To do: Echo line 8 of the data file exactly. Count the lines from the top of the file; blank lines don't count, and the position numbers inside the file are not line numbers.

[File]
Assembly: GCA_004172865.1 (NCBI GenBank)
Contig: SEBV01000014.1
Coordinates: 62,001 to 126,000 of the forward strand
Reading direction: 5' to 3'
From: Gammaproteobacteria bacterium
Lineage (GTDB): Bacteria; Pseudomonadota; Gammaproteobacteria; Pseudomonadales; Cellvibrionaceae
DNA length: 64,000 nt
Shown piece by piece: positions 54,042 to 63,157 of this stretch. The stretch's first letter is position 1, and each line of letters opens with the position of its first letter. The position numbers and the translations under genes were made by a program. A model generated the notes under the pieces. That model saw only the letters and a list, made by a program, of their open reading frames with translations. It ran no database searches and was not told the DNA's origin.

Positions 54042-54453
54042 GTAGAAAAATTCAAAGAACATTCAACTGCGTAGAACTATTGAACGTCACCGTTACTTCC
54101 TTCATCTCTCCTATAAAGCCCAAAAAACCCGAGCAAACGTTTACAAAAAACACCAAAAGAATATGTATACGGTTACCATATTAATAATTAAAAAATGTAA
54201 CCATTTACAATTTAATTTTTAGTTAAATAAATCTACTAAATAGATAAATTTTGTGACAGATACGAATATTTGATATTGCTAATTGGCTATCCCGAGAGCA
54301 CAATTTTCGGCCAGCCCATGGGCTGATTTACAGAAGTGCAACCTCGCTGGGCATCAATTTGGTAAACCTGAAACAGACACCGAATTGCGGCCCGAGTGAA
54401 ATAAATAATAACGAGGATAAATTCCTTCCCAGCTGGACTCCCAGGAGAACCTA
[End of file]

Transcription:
Shown piece by piece: positions 54,042 to 63,157 of this stretch. The stretch's first letter is position 1, and each line of letters opens with the position of its first letter. The position numbers and the translations under genes were made by a program. A model generated the notes under the pieces. That model saw only the letters and a list, made by a program, of their open reading frames with translations. It ran no database searches and was not told the DNA's origin.